After an afternoon rest, we had dinner at the Palais Pallavicini, built in the mid 18th century.  The ornate baroque rooms were spectacular and we were treated to music from a small symphony orchestra, ballet dancers and opera singers… all during our excellent private performance dinner.  The artistry of all was excellent and our waiter was a true professional, having served private parties in the Palais for 45 years.  None of this “I’m Jimmy and I’m your waiter” adolescent nonsense!  Incidentally, both Mozart and Beethoven played their music in the very room in which we dined!  A great day in Vienna!


Friday, May 1, 2009:  May Day in Europe… almost all the shops are closed, but museums, restaurants and performance venues are open.  Caught the early 9 am bus from our ship dock location on the Danube into the City Center of Vienna and caught the 11 am performance of the amazing Lipizzaner Stallions in the 18th century Spanish Riding School Exhibition Hall.  430 years of breeding and renaissance tradition in a breathtaking setting.  The young horses have to train for 6-10 years before they can perform amazing feats of syncopated dance steps, choreographed processions and leaps into the air.  Well worth the ticket price and effort to get there!


We then had a fun lunch of Austrian beer, wieners, potatoes, green beans with bacon and dumpling soup in a cave-like old restaurant underneath the Albertina Museum.  We did lots of walking and shopped at some tourist shops that remained open despite the holiday.  Then we took the fabulous Vienna subway from the central city out to our Danube dock location.  Great fun!


Vienna perhaps surpasses Prague on our list of favorite cities so far.  The people were much friendlier than the Germans, not as uptight and the architecture and sophistication of the city is unsurpassed.


We’re sitting in our stateroom at the moment and it has started to rain pretty hard… the first precipitation we’ve had on the whole trip!


Saturday, May 2, 2009:  We’re on dry ground again!  We said goodbye to the ship and crew of the “Swiss Jewel” this morning after a wondrous week on the Danube.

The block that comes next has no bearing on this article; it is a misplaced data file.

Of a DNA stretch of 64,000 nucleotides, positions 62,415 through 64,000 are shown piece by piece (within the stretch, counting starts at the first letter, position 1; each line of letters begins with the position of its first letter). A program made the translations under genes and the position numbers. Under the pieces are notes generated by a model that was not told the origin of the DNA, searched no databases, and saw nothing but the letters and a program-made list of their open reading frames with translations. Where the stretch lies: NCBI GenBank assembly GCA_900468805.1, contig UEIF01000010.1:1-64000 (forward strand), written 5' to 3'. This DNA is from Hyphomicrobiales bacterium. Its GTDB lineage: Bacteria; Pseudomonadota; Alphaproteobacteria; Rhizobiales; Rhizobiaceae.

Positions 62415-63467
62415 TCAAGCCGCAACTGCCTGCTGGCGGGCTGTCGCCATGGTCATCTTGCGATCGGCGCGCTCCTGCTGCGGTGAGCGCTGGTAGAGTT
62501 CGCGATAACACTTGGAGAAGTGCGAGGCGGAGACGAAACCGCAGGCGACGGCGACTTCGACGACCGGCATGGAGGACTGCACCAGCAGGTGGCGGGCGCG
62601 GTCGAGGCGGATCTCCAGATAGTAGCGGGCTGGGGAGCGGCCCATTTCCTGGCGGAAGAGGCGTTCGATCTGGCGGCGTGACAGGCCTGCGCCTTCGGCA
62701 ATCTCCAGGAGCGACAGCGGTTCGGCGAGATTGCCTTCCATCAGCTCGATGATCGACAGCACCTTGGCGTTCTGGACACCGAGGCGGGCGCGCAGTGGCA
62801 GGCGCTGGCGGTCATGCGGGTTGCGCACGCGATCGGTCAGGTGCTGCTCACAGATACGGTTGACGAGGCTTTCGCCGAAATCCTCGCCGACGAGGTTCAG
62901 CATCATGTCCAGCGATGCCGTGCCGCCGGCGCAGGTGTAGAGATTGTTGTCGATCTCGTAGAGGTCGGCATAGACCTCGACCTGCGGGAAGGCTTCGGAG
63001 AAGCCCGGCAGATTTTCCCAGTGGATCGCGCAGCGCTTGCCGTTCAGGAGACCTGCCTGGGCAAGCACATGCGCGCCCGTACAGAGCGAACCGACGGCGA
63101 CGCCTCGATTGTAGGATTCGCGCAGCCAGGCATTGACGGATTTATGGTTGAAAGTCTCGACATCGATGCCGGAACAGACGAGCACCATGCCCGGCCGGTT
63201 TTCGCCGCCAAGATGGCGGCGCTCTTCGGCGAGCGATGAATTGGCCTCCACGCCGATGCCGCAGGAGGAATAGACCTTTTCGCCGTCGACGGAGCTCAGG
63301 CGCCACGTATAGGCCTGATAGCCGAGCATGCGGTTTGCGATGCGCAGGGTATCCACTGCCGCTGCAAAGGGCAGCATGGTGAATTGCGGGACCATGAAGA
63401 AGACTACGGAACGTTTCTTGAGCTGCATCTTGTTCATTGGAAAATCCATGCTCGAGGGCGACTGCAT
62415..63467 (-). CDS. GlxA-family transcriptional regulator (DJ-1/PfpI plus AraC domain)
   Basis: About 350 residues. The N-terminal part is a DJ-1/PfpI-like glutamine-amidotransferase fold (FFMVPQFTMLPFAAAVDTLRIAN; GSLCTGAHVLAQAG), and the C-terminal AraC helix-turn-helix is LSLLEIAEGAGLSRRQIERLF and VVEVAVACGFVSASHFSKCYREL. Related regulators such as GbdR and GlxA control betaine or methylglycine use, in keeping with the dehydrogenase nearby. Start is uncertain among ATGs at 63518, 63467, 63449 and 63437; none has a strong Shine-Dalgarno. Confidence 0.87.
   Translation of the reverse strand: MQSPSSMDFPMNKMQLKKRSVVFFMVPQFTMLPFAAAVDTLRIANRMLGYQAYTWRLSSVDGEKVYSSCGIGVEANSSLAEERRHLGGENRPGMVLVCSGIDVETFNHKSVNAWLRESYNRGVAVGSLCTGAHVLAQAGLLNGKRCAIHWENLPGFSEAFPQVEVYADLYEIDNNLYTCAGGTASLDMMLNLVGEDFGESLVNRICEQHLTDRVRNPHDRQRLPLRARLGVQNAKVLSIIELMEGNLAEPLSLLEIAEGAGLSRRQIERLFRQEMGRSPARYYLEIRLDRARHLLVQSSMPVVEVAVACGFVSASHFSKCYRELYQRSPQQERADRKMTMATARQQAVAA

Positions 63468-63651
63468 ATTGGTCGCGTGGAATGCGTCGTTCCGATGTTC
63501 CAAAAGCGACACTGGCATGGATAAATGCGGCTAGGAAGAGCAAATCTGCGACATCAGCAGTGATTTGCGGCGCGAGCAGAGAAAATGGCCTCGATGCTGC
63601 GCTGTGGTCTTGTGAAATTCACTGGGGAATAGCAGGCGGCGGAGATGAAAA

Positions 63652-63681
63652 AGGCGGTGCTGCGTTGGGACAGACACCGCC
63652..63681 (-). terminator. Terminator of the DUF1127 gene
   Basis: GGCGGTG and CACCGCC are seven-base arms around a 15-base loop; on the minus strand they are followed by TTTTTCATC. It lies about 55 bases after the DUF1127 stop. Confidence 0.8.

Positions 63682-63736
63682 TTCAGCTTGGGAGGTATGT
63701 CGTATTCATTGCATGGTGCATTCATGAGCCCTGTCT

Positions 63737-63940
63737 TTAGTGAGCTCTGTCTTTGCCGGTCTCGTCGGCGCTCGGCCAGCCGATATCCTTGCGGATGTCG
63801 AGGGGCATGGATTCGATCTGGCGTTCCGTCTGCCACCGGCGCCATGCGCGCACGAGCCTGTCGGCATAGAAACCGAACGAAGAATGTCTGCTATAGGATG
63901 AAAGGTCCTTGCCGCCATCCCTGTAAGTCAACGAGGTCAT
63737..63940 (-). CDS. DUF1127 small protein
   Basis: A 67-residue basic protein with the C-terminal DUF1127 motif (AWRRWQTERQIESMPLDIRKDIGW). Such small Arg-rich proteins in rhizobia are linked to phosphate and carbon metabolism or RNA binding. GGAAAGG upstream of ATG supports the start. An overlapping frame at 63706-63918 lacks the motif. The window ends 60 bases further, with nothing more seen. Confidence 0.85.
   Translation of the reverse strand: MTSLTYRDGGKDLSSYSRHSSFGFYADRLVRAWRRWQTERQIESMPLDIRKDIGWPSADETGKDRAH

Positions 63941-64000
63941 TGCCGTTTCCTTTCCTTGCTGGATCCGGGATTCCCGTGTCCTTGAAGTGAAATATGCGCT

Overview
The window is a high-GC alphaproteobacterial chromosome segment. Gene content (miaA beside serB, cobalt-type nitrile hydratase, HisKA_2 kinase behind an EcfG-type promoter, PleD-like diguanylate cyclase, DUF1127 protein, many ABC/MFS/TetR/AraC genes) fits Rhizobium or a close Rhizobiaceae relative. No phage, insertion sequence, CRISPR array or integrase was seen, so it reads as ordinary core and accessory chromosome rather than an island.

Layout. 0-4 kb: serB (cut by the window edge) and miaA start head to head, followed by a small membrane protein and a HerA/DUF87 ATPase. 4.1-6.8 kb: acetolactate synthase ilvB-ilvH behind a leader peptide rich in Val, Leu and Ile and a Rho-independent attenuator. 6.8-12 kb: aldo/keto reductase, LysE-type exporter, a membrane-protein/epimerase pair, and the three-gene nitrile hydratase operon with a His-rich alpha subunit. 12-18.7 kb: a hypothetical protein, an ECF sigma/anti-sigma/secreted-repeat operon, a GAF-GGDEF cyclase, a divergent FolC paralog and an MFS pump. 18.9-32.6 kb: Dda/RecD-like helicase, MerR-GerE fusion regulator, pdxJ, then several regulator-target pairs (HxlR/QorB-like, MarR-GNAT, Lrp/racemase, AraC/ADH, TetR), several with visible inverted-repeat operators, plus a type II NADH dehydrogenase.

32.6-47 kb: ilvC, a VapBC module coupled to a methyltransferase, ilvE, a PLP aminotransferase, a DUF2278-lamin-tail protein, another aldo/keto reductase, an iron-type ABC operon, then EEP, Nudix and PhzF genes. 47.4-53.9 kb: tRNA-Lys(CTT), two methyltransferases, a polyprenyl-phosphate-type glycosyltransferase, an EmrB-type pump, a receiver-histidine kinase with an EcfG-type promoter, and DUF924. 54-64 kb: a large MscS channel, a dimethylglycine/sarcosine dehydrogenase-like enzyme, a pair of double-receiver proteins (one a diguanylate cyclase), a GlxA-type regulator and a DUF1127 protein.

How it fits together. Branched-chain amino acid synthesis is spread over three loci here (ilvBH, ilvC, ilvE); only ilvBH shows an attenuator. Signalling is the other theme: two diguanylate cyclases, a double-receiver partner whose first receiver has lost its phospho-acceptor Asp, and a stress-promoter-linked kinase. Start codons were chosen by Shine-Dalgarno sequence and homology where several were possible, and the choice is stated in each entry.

We tied up right near the central part of our “sleeper” city, Bratislava, Slovakia… the right have of the former Czechoslovakia.  Slovakia’s claim to fame is an across the board 19% flat tax for individuals and corporations that has created a business boom in this formerly poor country.  Bratislava has grown from 100,000 people 20 years ago, to half a million today.  The picturesque central square area is punctuated with whimsical statues of many of forms.  From a life-size Andy Warhol to a peeping tom statue peaking up from a sewer manhole cover… dozens of metal sculptures in strange locations!  We were only in Bratislava for half a day, but it was quite memorable.


We continued down the Danube after lunch and had a quite spectacular “Captain’s Farewell Dinner” on board the ship, continuing to have fun with a whole group of new friends… including some very entertaining Aussies who will be coming to San Francisco to visit us in June and a couple from Phoenix, the wife of which went to my high school in Tucson!  We arrived in Budapest at 1 am.


Sunday, May 3, 2009:  We awoke to the spectacular palaces, parliament and bridges of Buda and Pest (pronounced “Pesht.”  An “s” in Hungarian is pronounced “sh;” while ansz” is pronounced “s.”  Go figure!)  Actually, Hungarian is hands down one of the weirdest languages on earth!  It’s an “Indo-European” language, completely unrelated to Germanic, Romance or Slavic tongues.  Words are spelled and pronounced so oddly, they are practically unrecognizable.  But the City makes up for that with sensational views and mountain top vistas from the “Buda” side of the Danube that overlook the entire city.  Kind of like a trip to the top of Twin Peaks in San Francisco, but with a river running down Market Street.  Buda is the hilly residential side of the city, with Pest the flat commercial area, and the Danube separating the two.